Committed couples, whether they are gay or straight, hope to marry for similar reasons – to make that unique lifetime promise to share the joys and sorrows that life brings. But while these values are universal, thousands of gay and lesbian Oregonians are denied the opportunity to marry the person they love.
In 2004, Oregon voters passed Measure 36, which amended the state constitution to specifically exclude gay and lesbian couples from marriage. And the federal Defense of Marriage Act prevents legal same sex marriages performed in other states from being recognized in Oregon.
The only way to achieve the freedom to marry in Oregon is through a ballot initiative.
Over the last many years, Basic Rights Oregon and allies have worked to engage Oregonians in conversations about why marriage matters. This work is opening hearts and changing minds. Every day more and more Oregonians are deciding that treating others as they wish to be treated includes allowing civil marriage for all caring and committed couples.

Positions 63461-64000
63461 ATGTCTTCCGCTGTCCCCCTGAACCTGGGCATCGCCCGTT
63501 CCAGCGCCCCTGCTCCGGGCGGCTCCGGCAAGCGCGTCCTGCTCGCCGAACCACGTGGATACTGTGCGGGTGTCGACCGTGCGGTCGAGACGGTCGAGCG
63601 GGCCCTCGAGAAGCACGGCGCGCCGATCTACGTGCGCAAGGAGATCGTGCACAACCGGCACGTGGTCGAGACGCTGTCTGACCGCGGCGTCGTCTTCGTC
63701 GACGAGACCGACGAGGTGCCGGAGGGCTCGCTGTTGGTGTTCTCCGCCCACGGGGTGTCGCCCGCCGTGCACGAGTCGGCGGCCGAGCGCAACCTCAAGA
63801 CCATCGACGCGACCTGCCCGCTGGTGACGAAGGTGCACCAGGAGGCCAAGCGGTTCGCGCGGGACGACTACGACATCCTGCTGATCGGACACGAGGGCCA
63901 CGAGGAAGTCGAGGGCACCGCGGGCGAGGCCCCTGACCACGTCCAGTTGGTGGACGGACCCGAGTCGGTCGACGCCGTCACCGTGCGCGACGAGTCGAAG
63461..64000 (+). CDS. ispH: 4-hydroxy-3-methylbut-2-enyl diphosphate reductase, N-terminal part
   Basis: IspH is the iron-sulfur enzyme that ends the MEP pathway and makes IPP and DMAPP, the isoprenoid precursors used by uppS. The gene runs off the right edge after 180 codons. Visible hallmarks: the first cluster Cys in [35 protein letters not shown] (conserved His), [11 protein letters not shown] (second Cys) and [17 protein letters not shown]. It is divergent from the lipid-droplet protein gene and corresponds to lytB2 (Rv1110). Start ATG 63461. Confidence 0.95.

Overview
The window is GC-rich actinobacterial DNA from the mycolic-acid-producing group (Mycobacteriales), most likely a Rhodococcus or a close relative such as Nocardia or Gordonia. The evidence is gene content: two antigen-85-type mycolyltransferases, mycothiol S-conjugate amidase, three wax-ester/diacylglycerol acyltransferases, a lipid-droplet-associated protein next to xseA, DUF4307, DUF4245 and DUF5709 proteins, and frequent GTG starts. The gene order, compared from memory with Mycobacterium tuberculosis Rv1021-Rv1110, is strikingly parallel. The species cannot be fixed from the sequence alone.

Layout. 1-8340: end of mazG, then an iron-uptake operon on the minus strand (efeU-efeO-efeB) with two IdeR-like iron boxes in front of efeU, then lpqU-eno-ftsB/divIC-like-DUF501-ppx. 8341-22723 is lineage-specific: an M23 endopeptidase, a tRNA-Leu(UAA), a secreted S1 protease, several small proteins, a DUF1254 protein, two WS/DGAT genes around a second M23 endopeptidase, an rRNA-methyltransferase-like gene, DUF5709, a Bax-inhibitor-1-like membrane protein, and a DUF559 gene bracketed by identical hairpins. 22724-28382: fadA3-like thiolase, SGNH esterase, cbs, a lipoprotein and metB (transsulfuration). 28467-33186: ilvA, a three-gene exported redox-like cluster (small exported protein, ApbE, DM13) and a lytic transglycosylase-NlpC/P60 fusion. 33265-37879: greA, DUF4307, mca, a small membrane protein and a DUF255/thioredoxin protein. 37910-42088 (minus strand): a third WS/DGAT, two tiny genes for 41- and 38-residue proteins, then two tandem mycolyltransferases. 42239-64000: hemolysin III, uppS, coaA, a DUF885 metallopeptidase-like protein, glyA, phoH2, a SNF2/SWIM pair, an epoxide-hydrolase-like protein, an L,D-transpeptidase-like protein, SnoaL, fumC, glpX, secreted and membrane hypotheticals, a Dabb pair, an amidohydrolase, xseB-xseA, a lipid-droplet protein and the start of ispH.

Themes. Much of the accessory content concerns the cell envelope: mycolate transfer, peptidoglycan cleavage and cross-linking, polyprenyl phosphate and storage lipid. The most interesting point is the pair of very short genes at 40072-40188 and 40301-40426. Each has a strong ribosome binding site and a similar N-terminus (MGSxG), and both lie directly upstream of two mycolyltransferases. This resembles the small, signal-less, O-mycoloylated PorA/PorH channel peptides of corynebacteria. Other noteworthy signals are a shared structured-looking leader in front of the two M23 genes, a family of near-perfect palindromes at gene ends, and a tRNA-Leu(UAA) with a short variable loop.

Meanwhile, public support for the freedom to marry has grown—and continues to grow—all across the nation. It’s exciting to be on verge of such momentous change. Each state has its own path, and each legislative or court victory brings us all closer to the day when all caring and committed couples have the freedom to marry the person they love.
Ballot measures in Oregon have historically been used to attack the gay and transgender community. This time, advocates of freedom and equality are in the driver’s seat. Basic Rights Oregon and other allies are traveling the state to share our stories of love and commitment with Oregonians across the state -- and to collect signatures to qualify Marriage Equality for the 2014 ballot.